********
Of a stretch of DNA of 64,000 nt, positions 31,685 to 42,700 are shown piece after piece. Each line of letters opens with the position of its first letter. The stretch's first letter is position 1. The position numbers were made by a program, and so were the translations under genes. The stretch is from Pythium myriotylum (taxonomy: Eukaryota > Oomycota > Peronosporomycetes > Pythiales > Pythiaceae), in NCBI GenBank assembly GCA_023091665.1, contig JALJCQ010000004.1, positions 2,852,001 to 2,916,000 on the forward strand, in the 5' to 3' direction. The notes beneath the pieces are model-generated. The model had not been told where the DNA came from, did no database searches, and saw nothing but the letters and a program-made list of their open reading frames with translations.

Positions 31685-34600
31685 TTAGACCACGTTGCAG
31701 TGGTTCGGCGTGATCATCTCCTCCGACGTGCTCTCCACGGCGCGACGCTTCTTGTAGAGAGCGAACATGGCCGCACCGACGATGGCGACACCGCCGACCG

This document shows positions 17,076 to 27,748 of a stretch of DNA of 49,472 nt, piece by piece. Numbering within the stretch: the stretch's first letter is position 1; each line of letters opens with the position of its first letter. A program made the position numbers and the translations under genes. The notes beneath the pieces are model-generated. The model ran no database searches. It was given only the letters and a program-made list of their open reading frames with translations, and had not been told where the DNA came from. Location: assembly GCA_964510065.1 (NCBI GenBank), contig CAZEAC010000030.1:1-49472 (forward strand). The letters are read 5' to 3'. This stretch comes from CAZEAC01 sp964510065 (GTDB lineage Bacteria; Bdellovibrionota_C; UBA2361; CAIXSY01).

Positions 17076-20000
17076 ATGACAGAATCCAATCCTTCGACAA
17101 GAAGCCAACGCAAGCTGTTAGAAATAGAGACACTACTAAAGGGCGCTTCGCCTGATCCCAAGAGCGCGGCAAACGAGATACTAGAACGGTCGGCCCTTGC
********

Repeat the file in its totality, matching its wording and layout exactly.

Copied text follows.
Of a stretch of DNA of 64,000 nt, positions 31,685 to 42,700 are shown piece after piece. Each line of letters opens with the position of its first letter. The stretch's first letter is position 1. The position numbers were made by a program, and so were the translations under genes. The stretch is from Pythium myriotylum (taxonomy: Eukaryota > Oomycota > Peronosporomycetes > Pythiales > Pythiaceae), in NCBI GenBank assembly GCA_023091665.1, contig JALJCQ010000004.1, positions 2,852,001 to 2,916,000 on the forward strand, in the 5' to 3' direction. The notes beneath the pieces are model-generated. The model had not been told where the DNA came from, did no database searches, and saw nothing but the letters and a program-made list of their open reading frames with translations.

Positions 31685-34600
31685 TTAGACCACGTTGCAG
31701 TGGTTCGGCGTGATCATCTCCTCCGACGTGCTCTCCACGGCGCGACGCTTCTTGTAGAGAGCGAACATGGCCGCACCGACGATGGCGACACCGCCGACCG

This document shows positions 17,076 to 27,748 of a stretch of DNA of 49,472 nt, piece by piece. Numbering within the stretch: the stretch's first letter is position 1; each line of letters opens with the position of its first letter. A program made the position numbers and the translations under genes. The notes beneath the pieces are model-generated. The model ran no database searches. It was given only the letters and a program-made list of their open reading frames with translations, and had not been told where the DNA came from. Location: assembly GCA_964510065.1 (NCBI GenBank), contig CAZEAC010000030.1:1-49472 (forward strand). The letters are read 5' to 3'. This stretch comes from CAZEAC01 sp964510065 (GTDB lineage Bacteria; Bdellovibrionota_C; UBA2361; CAIXSY01).

Positions 17076-20000
17076 ATGACAGAATCCAATCCTTCGACAA
17101 GAAGCCAACGCAAGCTGTTAGAAATAGAGACACTACTAAAGGGCGCTTCGCCTGATCCCAAGAGCGCGGCAAACGAGATACTAGAACGGTCGGCCCTTGC